Meet Nate Underwood, our new VP of Engineering. Nate (no relation to Frank) brings a wealth of experience—and a killer ping-pong game—to the Ticketfly team. Previously head of engineering at Livefyre and Sony, Nate will be responsible for leading our engineering efforts and helping Ticketfly continue to provide the best tech in the business. We caught up with Nate to ask him some of the questions on everyone’s mind:
Ticketfly (TF): Tell us about your background. Where did you join us from?
Nate Underwood (NU): I got my start in tech during the dot-com boom in the late 90s. When I graduated from UCSB, I got a job doing data center design and system/network administration at a startup in Los Angeles—this was when the LA tech scene was just barely getting off the ground. In my mid-twenties I started a security company called Cryptine Networks. After selling the company (and starting another business focused on data forensics), I ended up at Sony Pictures (Crackle) as a consultant, building its media delivery infrastructure. When they offered me the VP of Engineering & Operations role, I took it as an opportunity to experience business at a different scale than my start-up days.
Post-Crackle, I made my way down to Sony Network Entertainment in San Diego where I got to build out the PlayStation Network platform and teams, so I’ve played in the entertainment space quite a bit. I was taking some much-needed time off when I was approached by a former Sony colleague about Livefyre. The company was at precipice, ready take on its first major customer, and needed some advice about team and platform growth/scale. Within a couple of advisory sessions, I was asked to come on board as CTO. We grew the team from 6 engineers to 40, signed hundreds of customers, and eventually reached over 200 million users a day. Overseeing that kind of growth made me realize I wanted to remain in a growing startup atmosphere.
TF: What made you decide to join Ticketfly?
NU: It’s clear that Ticketfly is at an inflection point. We’re moving upstream, fighting an entrenched incumbent. That’s all great – and the space is much more “up my alley”. But the real reason for my move was the people I spoke with and what they hope to build—that got me here. I like to build and I like to enable success, and this place is poised for tremendous success.
TF: How would you describe your leadership style?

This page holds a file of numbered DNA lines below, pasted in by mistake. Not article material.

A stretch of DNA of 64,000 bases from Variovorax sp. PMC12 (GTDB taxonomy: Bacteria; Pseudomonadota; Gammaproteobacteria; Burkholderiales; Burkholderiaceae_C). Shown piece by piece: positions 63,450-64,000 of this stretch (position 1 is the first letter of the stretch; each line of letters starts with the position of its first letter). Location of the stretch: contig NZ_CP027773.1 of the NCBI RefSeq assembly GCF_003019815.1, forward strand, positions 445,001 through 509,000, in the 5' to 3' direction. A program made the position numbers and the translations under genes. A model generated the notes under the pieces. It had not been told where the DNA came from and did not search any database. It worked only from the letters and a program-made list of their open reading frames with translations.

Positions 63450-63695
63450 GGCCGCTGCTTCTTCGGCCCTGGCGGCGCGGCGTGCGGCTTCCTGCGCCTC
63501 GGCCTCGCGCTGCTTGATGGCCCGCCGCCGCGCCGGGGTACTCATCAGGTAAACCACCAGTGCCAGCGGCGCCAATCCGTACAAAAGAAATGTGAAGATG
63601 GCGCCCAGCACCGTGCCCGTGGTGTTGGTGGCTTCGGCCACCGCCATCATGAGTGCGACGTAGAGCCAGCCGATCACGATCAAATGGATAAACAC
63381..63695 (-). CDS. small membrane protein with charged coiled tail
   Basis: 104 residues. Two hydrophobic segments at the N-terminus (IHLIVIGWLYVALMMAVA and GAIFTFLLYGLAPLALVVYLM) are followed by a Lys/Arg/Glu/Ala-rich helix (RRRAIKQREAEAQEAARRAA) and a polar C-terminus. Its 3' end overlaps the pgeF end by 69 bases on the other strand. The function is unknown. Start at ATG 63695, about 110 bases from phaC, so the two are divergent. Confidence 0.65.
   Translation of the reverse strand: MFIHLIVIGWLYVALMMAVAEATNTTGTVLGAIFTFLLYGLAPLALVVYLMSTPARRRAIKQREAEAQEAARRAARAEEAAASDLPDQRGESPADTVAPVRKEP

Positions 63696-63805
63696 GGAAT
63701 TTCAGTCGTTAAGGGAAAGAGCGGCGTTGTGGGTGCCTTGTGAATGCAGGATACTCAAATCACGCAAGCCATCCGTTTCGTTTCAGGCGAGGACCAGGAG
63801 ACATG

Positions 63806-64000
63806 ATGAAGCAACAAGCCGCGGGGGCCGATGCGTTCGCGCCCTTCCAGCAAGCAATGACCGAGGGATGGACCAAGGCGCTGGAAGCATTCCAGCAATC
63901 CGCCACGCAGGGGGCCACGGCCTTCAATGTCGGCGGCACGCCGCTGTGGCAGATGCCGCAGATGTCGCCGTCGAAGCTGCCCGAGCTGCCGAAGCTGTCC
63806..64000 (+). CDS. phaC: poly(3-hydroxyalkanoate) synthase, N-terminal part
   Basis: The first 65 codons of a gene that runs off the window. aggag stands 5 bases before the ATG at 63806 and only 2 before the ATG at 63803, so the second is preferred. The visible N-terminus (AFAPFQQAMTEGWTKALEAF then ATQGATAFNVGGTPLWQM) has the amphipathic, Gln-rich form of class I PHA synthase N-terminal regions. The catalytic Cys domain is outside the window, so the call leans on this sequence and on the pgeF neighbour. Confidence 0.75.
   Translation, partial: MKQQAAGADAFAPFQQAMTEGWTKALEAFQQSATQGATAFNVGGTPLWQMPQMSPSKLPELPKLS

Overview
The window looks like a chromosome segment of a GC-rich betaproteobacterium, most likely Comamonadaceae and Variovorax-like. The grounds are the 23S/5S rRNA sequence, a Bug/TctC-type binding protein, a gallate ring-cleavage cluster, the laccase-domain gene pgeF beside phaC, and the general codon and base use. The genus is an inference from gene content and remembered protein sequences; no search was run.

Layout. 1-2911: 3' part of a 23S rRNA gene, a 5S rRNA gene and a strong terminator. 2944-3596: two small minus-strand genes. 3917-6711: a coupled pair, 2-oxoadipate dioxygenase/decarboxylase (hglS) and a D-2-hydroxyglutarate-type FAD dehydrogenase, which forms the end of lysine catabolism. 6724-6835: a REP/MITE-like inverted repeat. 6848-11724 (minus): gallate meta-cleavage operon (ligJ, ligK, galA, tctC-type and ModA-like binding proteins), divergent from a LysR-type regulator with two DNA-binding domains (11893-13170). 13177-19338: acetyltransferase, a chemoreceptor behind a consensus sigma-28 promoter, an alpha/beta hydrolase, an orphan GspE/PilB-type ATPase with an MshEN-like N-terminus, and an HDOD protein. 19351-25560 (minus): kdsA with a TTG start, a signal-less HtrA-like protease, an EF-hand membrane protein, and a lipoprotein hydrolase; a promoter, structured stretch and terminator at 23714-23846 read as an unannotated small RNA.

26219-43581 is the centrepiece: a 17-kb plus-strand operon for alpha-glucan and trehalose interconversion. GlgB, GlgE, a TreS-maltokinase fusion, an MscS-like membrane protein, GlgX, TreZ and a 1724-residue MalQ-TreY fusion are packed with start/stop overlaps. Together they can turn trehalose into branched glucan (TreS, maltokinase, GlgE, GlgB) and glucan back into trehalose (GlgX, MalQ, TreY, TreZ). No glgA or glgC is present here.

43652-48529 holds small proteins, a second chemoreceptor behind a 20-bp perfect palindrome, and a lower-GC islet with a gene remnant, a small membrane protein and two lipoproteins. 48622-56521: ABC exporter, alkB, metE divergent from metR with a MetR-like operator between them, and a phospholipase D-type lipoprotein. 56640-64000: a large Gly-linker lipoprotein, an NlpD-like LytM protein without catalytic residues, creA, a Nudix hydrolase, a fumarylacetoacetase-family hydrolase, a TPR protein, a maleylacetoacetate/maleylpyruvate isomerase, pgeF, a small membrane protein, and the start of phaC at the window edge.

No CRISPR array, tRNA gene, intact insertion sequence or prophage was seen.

NU: I strongly believe that all business is people-driven. People are the factor that are going to determine if something succeeds or not. Brilliant minds working together are what create great things. As a leader, I try to spend a lot of time with my team. When I’m new, I make sure to get to know them, understand makes them tick, what inspires them, how they view their place in the organization and/or the team, and what they think about the business. Through that, you start to build a picture of what’s working and what’s not.
What I’ve learned is that it’s never about you—the leader’s—success. A boss tells you what to do. A leader inspires you to do your best and unlocks the tools you need to do it.
TF: What do you look for in engineers?
NU: I look for engineers who are very strong technically, have an innate drive to build and push boundaries, and who understand software development in 2015, as opposed to in 1999. I’m always looking for low-egos who understand that their contribution to the team is most important. I’m a no-assholes guy. If you don’t know how to push for team success, you won’t be the greatest fit.
The other thing I look for is team cohesion – and the interplay between different personalities all driving toward a common goal. You have to trust, respect, and ultimately enjoy the folks that you work with.
TF: Where do you see Ticketfly going?
NU: We’re going to continue building out a platform that addresses the needs of all clients—from GA standing-room only clubs, to the biggest arenas in the world. By continuing to move upstream, we have the potential to be a multi-billion dollar company. Right now, we’re the small and agile ship that can build quickly, adapt fast, and take the industry by storm. The larger, more entrenched companies are the cruise liners—it takes a long time for them to change course, and that’s in our favor. But, there are also speedboats out there and we need to watch out for those that aren’t constrained by overly complex process and products. We have to stay hungry, and from the real passion that I saw from my first conversations with Flyers, I know that we are.
TF: Speaking of multi-billion dollar companies, do you think we’re currently in a tech bubble?
NU: I think we’re in a different situation than the first dot com boom. Back then, the Internet was a new and magical thing. It was very nascent and frangible. Now, technology and the Internet are so ensconced and ingrained in our daily lives, it’s commoditized. While there will be constant shifts, they aren’t going to be near the scale that we saw 15 years ago.
TF: Now, for the most important question—favorite concert?
NU: Every Rush show I’ve ever been to.